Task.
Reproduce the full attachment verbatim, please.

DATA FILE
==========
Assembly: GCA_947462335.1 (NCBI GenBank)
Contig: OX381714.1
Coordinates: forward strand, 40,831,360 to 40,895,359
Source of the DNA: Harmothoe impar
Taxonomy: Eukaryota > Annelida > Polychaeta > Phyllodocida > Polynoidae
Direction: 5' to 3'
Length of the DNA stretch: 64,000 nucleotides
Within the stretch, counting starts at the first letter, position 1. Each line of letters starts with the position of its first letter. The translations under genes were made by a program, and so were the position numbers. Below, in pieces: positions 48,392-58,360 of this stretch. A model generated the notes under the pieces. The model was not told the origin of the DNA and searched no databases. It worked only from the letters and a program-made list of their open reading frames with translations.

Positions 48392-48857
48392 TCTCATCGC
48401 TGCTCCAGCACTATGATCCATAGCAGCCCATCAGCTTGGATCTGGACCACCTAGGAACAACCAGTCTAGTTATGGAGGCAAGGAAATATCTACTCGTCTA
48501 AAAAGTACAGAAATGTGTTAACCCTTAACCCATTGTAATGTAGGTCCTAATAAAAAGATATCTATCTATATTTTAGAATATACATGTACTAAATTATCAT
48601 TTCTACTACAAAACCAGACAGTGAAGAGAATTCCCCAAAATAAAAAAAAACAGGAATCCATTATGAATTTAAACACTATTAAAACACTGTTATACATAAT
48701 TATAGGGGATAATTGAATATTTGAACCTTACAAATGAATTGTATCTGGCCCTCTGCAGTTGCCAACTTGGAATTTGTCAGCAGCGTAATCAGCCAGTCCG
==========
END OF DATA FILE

Assembly: GCA_947462335.1 (NCBI GenBank)
Contig: OX381714.1
Coordinates: forward strand, 40,831,360 to 40,895,359
Source of the DNA: Harmothoe impar
Taxonomy: Eukaryota > Annelida > Polychaeta > Phyllodocida > Polynoidae
Direction: 5' to 3'
Length of the DNA stretch: 64,000 nucleotides
Within the stretch, counting starts at the first letter, position 1. Each line of letters starts with the position of its first letter. The translations under genes were made by a program, and so were the position numbers. Below, in pieces: positions 48,392-58,360 of this stretch. A model generated the notes under the pieces. The model was not told the origin of the DNA and searched no databases. It worked only from the letters and a program-made list of their open reading frames with translations.

Positions 48392-48857
48392 TCTCATCGC
48401 TGCTCCAGCACTATGATCCATAGCAGCCCATCAGCTTGGATCTGGACCACCTAGGAACAACCAGTCTAGTTATGGAGGCAAGGAAATATCTACTCGTCTA
48501 AAAAGTACAGAAATGTGTTAACCCTTAACCCATTGTAATGTAGGTCCTAATAAAAAGATATCTATCTATATTTTAGAATATACATGTACTAAATTATCAT
48601 TTCTACTACAAAACCAGACAGTGAAGAGAATTCCCCAAAATAAAAAAAAACAGGAATCCATTATGAATTTAAACACTATTAAAACACTGTTATACATAAT
48701 TATAGGGGATAATTGAATATTTGAACCTTACAAATGAATTGTATCTGGCCCTCTGCAGTTGCCAACTTGGAATTTGTCAGCAGCGTAATCAGCCAGTCCG